To test whether these C-terminal S-S/T motifs could interact with the PBD in vitro, we expressed and purified MBP-tagged fusions containing WT or S-to-T substitutions of the CTa fragment (which does not help recruit Polo in vivo) and the CTb fragment (which does help to recruit Polo in vivo). We pre-treated the MBP fusions with either buffer or recombinant human PLK1 and then tested whether they could bind to recombinant GST–PBD. CTa could bind to GST–PBD, but this binding was non-specific – it was not dependent on the presence of the S-S/T motifs, nor was it enhanced by PLK1 phosphorylation (note that, in our hands, the vast majority of the many MBP fusion proteins we have tested can bind to GST–PBD non-specifically in this assay to varying degrees) (Fig. 7C,E). In contrast, CTb exhibited enhanced binding to GST–PBD when it had been phosphorylated by PLK1 in vitro, and this enhancement depended on the presence of the S-S/T motifs. As a further control, we also tested whether MBP–CTb could be induced to bind to GST–PBD after it had been phosphorylated by Aurora A in vitro. Although Aurora A seemed to phosphorylate both the WT and mutant form of MBP–CTb (as evidenced by the slight band shift on the gel), this phosphorylation did not result in enhanced binding to GST–PBD (Fig. 7D,E).
We remain cautious in interpreting these results, as these in vitro binding assays are somewhat variable (Fig. 7E) and may not accurately reflect the situation in vivo. Nevertheless, they indicate that the C-terminal region of Ana1 contains S-S/T motifs that, when phosphorylated by PLK1, can directly bind to the PBD in vitro, and so could plausibly play a part in recruiting Polo to centrioles when they are phosphorylated by Polo in vivo. Moreover, the ability of PLK1 to potentially ‘self-prime’ its own recruitment (Kang et al., 2006; Neef et al., 2003, 2007; Decker et al., 2011; Alvarez-Rodrigo et al., 2019) is consistent with our hypothesis that the Polo initially recruited to centrioles by Sas-4-T200 might phosphorylate Ana1 to allow it to recruit additional Polo to the centriole.
The ability of Ana1 to promote centriole growth appears to require its ability to recruit Polo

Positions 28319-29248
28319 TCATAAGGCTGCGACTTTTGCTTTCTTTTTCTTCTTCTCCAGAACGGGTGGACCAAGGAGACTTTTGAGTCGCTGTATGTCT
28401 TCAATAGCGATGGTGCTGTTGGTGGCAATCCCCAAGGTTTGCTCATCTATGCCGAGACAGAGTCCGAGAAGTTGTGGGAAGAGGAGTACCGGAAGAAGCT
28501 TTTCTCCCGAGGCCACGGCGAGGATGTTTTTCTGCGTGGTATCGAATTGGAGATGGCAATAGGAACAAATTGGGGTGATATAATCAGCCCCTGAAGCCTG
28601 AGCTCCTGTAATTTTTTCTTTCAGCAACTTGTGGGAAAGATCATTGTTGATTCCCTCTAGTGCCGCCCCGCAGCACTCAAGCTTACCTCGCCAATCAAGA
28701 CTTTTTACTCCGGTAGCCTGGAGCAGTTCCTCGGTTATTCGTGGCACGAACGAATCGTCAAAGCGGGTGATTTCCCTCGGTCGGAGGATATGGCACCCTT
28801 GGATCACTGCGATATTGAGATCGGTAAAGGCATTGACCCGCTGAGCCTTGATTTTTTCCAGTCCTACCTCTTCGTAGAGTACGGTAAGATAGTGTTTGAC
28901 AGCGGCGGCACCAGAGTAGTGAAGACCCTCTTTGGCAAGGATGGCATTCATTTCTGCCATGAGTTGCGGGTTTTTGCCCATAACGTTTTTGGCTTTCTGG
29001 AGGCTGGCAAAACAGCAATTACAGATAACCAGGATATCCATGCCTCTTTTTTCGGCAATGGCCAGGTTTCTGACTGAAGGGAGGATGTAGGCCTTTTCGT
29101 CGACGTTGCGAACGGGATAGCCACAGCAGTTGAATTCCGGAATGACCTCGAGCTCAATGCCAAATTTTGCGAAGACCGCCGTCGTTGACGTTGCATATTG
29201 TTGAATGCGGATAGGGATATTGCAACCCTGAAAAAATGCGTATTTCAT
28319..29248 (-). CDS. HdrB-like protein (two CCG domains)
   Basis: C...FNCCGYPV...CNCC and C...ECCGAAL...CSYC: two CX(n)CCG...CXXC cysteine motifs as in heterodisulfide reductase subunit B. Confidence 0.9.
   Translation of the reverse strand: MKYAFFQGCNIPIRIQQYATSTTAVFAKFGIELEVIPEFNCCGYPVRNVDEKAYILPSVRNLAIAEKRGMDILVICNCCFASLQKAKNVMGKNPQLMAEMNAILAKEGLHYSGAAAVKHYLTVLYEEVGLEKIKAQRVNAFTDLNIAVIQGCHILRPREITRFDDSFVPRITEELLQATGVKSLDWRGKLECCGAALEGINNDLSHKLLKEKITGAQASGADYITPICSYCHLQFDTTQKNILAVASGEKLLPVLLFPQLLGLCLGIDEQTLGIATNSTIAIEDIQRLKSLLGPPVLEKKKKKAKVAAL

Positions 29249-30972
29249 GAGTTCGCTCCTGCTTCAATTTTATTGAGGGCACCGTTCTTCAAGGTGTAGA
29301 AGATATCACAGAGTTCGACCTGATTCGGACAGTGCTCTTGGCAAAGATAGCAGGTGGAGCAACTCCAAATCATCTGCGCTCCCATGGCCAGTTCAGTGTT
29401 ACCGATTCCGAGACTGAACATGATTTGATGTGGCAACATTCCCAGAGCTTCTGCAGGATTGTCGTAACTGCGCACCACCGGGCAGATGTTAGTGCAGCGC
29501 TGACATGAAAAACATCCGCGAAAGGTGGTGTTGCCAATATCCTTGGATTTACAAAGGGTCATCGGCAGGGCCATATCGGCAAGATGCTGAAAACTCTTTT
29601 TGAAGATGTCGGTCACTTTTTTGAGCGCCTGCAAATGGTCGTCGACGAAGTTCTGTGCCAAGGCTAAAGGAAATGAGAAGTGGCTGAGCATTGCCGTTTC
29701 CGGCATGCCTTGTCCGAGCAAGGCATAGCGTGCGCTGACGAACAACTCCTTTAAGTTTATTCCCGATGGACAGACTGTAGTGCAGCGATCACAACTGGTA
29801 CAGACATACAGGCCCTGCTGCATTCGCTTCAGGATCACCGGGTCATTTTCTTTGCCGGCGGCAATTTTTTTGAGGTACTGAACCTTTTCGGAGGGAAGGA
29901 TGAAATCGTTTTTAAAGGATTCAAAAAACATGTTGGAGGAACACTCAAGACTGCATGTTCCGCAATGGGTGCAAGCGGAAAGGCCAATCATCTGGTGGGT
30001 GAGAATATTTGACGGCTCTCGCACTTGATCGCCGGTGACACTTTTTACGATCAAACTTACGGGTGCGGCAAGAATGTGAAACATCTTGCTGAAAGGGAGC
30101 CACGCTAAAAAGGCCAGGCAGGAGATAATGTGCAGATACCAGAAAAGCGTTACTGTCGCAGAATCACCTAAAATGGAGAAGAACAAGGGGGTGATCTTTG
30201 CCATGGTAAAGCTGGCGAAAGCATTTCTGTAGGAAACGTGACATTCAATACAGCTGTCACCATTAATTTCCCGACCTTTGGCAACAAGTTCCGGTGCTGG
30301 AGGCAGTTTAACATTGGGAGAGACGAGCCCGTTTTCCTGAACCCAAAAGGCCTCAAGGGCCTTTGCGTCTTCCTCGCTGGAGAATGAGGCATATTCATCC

It has previously been shown that the Ana1 and Cep295 proteins promote centriole growth (Chang et al., 2016; Saurya et al., 2016), potentially by acting downstream of Ana3 and Rotatin, respectively, to stimulate the growth of the centriole MTs as they extend distally past the central cartwheel structure (Chen et al., 2017). This ‘second phase’ of centriole growth occurs largely in G2, and in human cells it requires PLK1 (Kong et al., 2020). The centrioles in most fly cells are very small and extend only slightly during G2, but our EM analysis revealed that overexpressing WT-Ana1–GFP led to a small, but significant, increase in the length of these centrioles, whereas overexpressing Ana1-S34T–GFP did not (Fig. 2D,E). Thus, the ability of Ana1 to recruit Polo might be important for promoting this second phase of centriole growth during G2.
The centrioles in spermatocytes (which go on to form the sperm flagella) exhibit a much more pronounced phase of growth during G2 (Tates, 1971), and this requires Ana1 (Saurya et al., 2016). In ana1−/− mutant spermatocytes expressing Ana1-S34T–GFP the centrioles were much shorter than those in spermatocytes rescued with WT-Ana1GFP (Fig. 8A). These shortened centrioles appeared to duplicate, disengage and separate normally, but the basal body of the spermatids (formed after the spermatocytes had proceeded through meiosis) were significantly shorter than normal, and the males exhibited reduced fertility (Fig. S5). In ana1−/− mutant spermatocytes rescued with WT-Ana1–mCherry, Asl and Polo–GFP were recruited along the entire length of the centrioles (Fig. 8B,C). Conversely, in the shortened centrioles of ana1−/− mutant spermatocytes expressing Ana1-S34T–mCherry, Polo–GFP no longer extended to the distal ends (Fig. 8C). Taken together, these data suggest that Ana1 is required to recruit Polo to the distal end of centrioles to promote centriole elongation during G2.
Polo has many important functions at centrioles and centrosomes, and we previously have shown that it is initially recruited to newborn centrioles in flies when Cdk1 phosphorylates the Sas-4 T200 S-T motif during mitosis. This initial recruitment of Polo is important to allow the newborn centrioles to subsequently mature into mothers that can recruit Asl and so duplicate and recruit mitotic PCM (Novak et al., 2016). Here, we show that the centriole protein Ana1 also plays an important part in recruiting Polo to mother centrioles. Our data suggests that Ana1 can recruit Polo directly and that Polo itself can phosphorylate Ana1 at several S-S/T motifs to ‘self-prime’ its own recruitment. We cannot exclude, however, that other protein kinases may prime these S-S/T motifs, or that Ana1 could recruit Polo to centrioles indirectly in ways that are disrupted when the S-S/T motifs are mutated to T-S/T. Regardless of mechanism, the Ana1-dependent centriolar pool of Polo appears to be required to drive efficient mitotic PCM expansion and centriole elongation in G2.